And speaking of photography, the iPhone 13 Pro's camera performance is just as good as you would expect. The aperture on the 12MP sensors is larger this time, allowing for a higher light intake. Unfortunately, it's not easy to tell if there was any significant improvement compared to the predecessor. Still, the Macro Mode made a lot of difference. You can check out our photo samples below (and more Macro Mode photos here) to judge them yourself.
Colour contrast is A+
Ultrawide shot, the dynamic range looks good
Main camera shot
Macro mode no.2
Macro mode no.3
This pic is supposed to look darker than it should
Ultrawide shot of the sunset
Night mode shot, it's very similar to the iPhone 12 Pro as well but with a tiny bit more light
Conclusion - It's still the best iPhone yet (but I'm still keeping my 12 Pro)
So, to answer the first question, should an iPhone 12 Pro user upgrade to the iPhone 13 Pro or just wait for the next generation? Personally, I think I'm happy enough with the predecessor, so I wouldn't recommend upgrading. But make no mistake, the iPhone 13 Pro and Pro Max are Apple's best flagships yet, and I can't think of one bad thing about it.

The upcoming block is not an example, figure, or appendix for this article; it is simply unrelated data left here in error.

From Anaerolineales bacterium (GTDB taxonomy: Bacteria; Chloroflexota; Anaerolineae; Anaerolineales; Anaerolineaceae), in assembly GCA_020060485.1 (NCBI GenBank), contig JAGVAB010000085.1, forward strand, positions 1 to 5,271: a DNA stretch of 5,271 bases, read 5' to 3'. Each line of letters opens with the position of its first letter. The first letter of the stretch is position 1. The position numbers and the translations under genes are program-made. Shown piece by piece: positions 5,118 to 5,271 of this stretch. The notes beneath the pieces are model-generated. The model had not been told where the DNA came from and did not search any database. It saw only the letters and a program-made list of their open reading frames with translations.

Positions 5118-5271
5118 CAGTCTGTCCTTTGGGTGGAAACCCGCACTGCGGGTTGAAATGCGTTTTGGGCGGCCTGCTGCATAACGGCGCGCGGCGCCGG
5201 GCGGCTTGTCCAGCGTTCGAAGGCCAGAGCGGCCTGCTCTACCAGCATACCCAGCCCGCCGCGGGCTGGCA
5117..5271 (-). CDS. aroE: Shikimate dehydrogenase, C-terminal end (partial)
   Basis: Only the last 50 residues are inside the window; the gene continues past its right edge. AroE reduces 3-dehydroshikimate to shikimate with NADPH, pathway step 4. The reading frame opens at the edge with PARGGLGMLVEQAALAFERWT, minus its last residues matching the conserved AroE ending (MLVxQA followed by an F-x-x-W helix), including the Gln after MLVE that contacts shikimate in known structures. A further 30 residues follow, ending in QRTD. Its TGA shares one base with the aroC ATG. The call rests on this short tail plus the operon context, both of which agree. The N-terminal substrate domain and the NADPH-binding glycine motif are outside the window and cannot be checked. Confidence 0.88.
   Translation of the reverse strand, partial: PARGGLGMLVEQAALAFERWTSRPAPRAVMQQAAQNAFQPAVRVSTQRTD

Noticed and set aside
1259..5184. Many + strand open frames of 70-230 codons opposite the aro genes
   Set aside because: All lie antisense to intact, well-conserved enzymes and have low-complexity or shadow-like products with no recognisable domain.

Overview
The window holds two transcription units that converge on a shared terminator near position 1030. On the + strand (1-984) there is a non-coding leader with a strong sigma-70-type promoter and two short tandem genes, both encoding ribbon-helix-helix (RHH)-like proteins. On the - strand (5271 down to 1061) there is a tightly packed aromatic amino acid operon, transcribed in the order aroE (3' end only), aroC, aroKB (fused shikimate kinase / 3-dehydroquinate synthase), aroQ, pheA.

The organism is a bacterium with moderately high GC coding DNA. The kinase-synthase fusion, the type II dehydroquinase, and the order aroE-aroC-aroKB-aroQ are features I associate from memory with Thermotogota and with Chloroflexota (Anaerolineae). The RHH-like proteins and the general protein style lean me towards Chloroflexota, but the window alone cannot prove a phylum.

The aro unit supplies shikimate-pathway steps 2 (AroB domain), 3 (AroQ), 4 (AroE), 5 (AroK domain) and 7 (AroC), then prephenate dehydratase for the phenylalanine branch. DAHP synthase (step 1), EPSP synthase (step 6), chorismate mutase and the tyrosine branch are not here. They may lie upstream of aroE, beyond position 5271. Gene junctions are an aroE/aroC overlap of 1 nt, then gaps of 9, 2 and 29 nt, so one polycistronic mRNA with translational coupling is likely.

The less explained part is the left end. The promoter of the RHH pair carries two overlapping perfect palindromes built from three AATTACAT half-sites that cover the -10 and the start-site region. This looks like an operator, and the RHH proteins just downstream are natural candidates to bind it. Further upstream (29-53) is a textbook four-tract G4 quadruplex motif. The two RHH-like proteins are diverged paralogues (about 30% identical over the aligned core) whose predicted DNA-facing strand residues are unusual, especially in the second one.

Of course, the price tag is often the hot topic among tech enthusiasts, especially Malaysians. At a starting price of RM4899, the iPhone 13 Pro (128GB) is more expensive than most Android flagships. If you want the 1TB model, it would cost more at RM7199. But the high-end price tag probably doesn't matter to most Apple users, as proven from the pre-order units being sold out during the pre-order period in Malaysia.
In terms of competition, some Android flagships can challenge the iPhone 13 Pro. If you have a lower budget, consider the Samsung Galaxy S21+ 5G (starts from RM4299) or the Sony Xperia 5 III (RM4599), which has a good camera system. Of course, it really depends if you're into the iOS ecosystem or not, so the choice is yours.
But what do you think of the Apple iPhone 13 Pro? Did we miss out on anything else in the review? Let us know in the comments below, and do stay tuned for more trending tech gadget reviews at TechNave.com.